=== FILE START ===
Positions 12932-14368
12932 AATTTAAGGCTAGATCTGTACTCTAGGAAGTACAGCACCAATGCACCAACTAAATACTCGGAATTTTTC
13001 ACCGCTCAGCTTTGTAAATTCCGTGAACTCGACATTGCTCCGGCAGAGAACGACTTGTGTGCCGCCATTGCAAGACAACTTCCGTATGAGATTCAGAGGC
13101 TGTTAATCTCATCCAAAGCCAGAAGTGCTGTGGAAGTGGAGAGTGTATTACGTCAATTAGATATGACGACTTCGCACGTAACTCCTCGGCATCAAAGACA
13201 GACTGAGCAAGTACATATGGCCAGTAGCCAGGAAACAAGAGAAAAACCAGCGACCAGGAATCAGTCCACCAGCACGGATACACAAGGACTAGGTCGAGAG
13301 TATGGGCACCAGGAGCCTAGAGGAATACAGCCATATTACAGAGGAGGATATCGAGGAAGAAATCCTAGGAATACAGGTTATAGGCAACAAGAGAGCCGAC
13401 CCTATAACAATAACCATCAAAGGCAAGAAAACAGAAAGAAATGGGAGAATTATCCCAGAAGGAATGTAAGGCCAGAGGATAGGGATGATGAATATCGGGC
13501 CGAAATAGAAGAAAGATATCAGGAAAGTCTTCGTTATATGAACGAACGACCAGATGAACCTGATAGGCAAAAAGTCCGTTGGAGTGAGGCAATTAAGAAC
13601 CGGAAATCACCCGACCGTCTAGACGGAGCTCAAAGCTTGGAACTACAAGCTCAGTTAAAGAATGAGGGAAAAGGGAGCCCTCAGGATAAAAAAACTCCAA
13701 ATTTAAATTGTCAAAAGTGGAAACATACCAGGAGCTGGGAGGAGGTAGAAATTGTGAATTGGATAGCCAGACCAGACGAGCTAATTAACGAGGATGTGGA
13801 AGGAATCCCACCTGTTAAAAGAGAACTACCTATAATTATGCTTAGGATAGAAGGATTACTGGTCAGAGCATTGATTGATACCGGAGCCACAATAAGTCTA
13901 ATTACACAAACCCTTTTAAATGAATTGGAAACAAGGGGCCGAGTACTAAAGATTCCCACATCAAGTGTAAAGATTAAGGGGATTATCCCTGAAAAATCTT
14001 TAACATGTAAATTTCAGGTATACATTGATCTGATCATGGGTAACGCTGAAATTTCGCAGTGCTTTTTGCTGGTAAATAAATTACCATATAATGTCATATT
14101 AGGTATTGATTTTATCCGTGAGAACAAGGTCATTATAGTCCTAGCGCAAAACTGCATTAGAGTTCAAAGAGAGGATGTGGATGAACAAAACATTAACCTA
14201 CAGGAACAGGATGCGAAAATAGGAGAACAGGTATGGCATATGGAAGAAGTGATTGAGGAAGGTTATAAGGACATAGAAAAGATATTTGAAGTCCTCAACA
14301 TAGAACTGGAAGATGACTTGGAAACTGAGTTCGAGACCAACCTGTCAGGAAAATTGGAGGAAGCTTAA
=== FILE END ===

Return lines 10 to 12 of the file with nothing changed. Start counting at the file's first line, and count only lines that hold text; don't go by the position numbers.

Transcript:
13701 ATTTAAATTGTCAAAAGTGGAAACATACCAGGAGCTGGGAGGAGGTAGAAATTGTGAATTGGATAGCCAGACCAGACGAGCTAATTAACGAGGATGTGGA
13801 AGGAATCCCACCTGTTAAAAGAGAACTACCTATAATTATGCTTAGGATAGAAGGATTACTGGTCAGAGCATTGATTGATACCGGAGCCACAATAAGTCTA
13901 ATTACACAAACCCTTTTAAATGAATTGGAAACAAGGGGCCGAGTACTAAAGATTCCCACATCAAGTGTAAAGATTAAGGGGATTATCCCTGAAAAATCTT